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St Benedict's Catholic School

St Benedict's
Catholic School

Astronomy Evening

After a washout the previous Friday, Mr Steward and Ms Coogan joined forces to ensure that we had perfect conditions for optical astronomy. On this occasion we were also joined by Mr Derek Langley who, with the aid of the Vinten Trust, has gifted us the superb 12" Langley Newtonian telescope.


March is one of our favourite months for stargazing, especially to the south with the magnificent ORION constellation dominating the sky. Although its super red giant star BETELGEUSE has been in the news lately, it is always the ORION NEBULA that draws the attention with its ghostly nebulosity being easily visible through the Langley Newtonian, as are the four TRAPEZIUM stars whose intense radiations give the nebula its distinctive glow.

The Moon was much in evidence, high in the sky, and beautifully observed through Mr Langley’s own portable telescope. Being in its waxing gibbous phase, along the division between night and day on the lunar surface (known as the ‘terminator’) the remarkable features of craters and mountains were emphasised by their deep and long shadows. Such sights were first observed by GALILEO GALILEI, from his home in Venice, through his use of the first astronomical telescope in 1608!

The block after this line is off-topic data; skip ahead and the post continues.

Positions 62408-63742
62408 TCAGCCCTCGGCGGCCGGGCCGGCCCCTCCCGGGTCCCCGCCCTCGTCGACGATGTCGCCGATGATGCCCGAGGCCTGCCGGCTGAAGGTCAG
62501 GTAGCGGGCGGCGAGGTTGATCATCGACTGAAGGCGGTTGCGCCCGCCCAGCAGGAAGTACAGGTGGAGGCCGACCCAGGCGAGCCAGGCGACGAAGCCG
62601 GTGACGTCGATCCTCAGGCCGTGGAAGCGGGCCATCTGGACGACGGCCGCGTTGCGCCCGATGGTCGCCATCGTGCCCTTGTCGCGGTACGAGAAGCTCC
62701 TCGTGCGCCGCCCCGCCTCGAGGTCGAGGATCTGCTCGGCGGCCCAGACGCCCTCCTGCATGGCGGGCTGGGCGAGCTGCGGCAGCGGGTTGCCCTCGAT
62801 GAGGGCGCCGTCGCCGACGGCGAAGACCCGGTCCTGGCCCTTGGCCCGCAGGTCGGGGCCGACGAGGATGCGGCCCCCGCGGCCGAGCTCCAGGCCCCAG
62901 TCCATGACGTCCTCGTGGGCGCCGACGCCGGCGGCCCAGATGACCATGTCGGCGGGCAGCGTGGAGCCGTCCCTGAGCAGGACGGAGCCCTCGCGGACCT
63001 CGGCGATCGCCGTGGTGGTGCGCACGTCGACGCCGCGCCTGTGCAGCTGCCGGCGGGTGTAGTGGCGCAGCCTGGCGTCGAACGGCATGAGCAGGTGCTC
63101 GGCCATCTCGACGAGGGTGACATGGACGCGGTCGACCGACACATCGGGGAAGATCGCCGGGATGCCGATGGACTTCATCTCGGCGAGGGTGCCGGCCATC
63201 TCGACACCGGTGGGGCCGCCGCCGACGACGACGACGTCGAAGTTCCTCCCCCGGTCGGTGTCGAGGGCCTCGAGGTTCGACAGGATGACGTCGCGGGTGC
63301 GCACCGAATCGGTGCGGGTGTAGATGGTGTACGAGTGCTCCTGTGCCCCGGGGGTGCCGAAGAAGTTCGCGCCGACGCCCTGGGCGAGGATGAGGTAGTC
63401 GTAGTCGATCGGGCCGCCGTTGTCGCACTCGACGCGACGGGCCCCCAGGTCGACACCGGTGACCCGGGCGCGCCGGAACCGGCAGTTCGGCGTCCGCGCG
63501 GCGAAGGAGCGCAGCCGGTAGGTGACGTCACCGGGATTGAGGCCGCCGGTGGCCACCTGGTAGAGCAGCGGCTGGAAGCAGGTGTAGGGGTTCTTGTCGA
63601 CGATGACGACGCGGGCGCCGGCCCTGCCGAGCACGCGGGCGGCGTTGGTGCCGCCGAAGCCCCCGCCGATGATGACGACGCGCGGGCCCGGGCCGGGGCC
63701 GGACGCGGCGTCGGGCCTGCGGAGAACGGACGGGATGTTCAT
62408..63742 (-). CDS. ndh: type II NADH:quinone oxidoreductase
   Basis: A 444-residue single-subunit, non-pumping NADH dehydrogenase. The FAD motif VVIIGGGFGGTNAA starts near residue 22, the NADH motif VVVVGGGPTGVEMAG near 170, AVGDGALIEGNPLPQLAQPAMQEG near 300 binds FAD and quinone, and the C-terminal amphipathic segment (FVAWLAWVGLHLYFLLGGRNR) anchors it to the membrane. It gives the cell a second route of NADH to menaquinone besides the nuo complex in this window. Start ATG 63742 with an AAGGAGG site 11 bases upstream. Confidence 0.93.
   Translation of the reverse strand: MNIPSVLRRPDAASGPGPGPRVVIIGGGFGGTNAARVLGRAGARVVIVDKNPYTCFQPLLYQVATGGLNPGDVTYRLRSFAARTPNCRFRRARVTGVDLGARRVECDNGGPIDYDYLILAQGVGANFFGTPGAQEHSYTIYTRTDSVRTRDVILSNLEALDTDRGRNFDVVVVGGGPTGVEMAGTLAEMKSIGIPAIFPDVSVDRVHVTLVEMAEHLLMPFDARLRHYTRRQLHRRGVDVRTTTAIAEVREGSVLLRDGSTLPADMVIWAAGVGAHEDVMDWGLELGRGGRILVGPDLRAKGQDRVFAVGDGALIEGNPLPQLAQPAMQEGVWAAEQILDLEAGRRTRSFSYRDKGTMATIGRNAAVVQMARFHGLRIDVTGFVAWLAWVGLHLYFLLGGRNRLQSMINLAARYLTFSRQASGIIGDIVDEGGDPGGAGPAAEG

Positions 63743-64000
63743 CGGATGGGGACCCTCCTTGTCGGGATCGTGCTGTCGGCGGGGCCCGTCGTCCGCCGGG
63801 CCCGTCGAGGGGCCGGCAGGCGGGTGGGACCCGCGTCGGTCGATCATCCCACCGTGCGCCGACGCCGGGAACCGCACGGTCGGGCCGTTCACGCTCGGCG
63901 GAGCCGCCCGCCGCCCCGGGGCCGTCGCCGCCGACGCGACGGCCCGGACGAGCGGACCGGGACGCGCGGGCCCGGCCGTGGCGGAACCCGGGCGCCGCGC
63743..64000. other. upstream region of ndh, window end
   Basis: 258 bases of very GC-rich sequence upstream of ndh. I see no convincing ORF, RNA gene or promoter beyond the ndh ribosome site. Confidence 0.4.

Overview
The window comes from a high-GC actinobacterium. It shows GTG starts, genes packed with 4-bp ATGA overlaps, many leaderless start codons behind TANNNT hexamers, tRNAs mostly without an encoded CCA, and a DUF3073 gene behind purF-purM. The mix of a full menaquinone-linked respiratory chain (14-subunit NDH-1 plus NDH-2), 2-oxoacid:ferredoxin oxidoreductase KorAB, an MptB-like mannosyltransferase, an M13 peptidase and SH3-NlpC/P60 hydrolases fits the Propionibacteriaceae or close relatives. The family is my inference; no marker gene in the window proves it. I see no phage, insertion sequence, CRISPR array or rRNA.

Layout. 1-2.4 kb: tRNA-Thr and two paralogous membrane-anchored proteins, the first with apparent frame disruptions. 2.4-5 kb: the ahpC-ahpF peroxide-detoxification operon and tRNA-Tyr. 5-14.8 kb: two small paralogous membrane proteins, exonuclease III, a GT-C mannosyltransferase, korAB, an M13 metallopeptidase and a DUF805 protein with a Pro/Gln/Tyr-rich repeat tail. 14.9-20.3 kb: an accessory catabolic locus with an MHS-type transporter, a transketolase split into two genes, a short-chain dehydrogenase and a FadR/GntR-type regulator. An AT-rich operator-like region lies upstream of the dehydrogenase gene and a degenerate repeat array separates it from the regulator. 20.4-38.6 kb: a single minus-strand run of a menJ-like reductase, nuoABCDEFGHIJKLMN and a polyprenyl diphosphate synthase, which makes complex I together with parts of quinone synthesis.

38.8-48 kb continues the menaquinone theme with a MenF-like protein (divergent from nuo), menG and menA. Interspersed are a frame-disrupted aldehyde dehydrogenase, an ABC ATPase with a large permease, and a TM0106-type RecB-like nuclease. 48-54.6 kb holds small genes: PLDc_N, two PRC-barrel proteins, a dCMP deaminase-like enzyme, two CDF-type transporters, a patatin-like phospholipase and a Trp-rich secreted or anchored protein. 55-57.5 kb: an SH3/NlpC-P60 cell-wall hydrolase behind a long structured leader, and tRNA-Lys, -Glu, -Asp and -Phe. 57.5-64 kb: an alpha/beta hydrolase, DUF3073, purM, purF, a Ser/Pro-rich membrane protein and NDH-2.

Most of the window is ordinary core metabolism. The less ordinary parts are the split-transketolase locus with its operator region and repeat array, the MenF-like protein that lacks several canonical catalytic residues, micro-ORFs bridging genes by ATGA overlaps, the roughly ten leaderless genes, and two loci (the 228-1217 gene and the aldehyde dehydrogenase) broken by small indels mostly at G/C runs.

We also had, in the West, the unmistakable EVENING STAR, the brightest object in our night sky after the Moon. Well, it’s not a star actually, but the planet VENUS! As Galileo also observed all those years ago Venus, being closer to the Sun than the Earth, displays phases just like the Moon. Venus is currently waning through its gibbous phase and was clearly observed through the Langley Newtonian – one could describe it as a ‘nearly half’ Venus (see photo).

With the nights now growing shorter this will have been the last of our Astronomy Evenings for this academic year – a huge thanks to all staff, students and parents who have supported the events. Don’t forget that if you would like to keep in touch with St Benedict’s astronomy through its membership of the Society for Popular Astronomy (SPA), please email